CIAT climate predictions redraw the map of one of the country’s most important cash crops.
Thousands of smallholder farmers in Kenya could be forced to abandon tea production if new climate predictions for the country come true.
New CIAT research shows that many current tea producing areas in the country face “serious” challenges in the coming years, and will struggle to cope with expected temperature rises of up to 2.3 degrees Celsius by 2050.
Based on the combined results of 20 climate prediction and crop suitability models, Future Climate Scenarios for Kenya’s Tea Growing Areas gives the most authoritative picture yet of what the future could hold for one of Kenya’s most important cash crops, and an industry that employs tens of thousands of people in growing, picking and processing.
It predicts that as climate change brings increases in both average temperatures and rainfall, Kenya’s optimum tea producing zone will to shift up to 500m uphill by 2050. Those farmers at lower elevations are likely to face a decline in tea suitability, production, and quality, and eventually increased pest and disease pressure.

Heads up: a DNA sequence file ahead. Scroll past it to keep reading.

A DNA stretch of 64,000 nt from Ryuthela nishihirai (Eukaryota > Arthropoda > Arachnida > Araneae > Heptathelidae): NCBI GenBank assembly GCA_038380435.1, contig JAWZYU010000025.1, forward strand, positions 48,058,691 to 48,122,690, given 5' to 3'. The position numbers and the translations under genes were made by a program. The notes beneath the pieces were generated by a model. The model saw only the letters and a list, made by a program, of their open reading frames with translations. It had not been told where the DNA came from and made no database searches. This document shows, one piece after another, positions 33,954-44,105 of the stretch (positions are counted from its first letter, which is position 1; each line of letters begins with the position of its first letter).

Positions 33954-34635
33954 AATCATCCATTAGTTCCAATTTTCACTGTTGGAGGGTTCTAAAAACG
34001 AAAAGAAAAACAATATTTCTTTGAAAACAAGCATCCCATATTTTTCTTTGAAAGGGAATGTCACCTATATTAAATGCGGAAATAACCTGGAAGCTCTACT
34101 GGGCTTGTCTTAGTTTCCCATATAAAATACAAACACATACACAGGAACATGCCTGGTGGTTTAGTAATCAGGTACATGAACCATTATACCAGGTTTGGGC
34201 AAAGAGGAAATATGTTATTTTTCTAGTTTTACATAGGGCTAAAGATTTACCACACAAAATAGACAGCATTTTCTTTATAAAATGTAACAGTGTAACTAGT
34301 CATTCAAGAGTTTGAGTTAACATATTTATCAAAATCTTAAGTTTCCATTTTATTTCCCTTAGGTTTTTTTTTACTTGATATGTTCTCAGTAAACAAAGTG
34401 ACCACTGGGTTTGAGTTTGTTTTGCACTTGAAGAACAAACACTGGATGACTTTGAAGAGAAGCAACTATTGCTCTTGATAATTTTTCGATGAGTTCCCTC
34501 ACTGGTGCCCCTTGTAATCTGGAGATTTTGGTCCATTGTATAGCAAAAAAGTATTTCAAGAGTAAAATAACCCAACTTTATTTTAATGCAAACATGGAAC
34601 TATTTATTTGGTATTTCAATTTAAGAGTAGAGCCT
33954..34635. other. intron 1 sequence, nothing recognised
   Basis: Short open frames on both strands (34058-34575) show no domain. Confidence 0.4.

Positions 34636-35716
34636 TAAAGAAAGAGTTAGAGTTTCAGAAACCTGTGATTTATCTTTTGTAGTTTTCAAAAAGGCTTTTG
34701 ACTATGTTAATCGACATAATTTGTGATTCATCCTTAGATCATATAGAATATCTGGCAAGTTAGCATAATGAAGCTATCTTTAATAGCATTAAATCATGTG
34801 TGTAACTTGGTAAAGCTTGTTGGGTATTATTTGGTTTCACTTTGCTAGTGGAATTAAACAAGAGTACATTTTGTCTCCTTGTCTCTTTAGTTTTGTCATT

The report expects that Nandi District, on the border of the Great Rift Valley, is likely to be most seriously affected, with an estimated 40 per cent slump in tea suitability. Farmers there, and in other affected areas will have to consider switching to less lucrative but more suitable crops, such as cabbage, maize, pea, passion fruit and banana. Others will be able to continue producing tea, but willneed to adopt new farming practices and more resistant varieties.
The report also finds that in some regions – particularly the mid-altitude areas of Mount Kenya – tea suitability is likely to increase. At even higher altitudes, where tea is not currently grown, production will also become favourable, but the report recommends against the clearing of forests and protected areas to establish tea plantations.
Despite the threats to tea production and livelihoods, report author Anton Eitzinger said there are still reasons to be optimistic: “Climate change brings not only bad news but also a lot of potential,” he said. “Fortunately there is time for farmers to adapt production so that they are prepared not just for progressive climate change, but the short-term climate fluctuations as well.”
The Ethical Tea Council and German International Cooperation (GIZ), who funded the study, have now formed a three-year long public-private partnership in Kenya, to train up to 10,000 of the most vulnerable tea farmers in ways to prepare for the future.
As Anton mentions, there will also be some winners from climate change and its effect on tea production – have a quick look at the Agricultural Biodiversity Weblog for at least one example.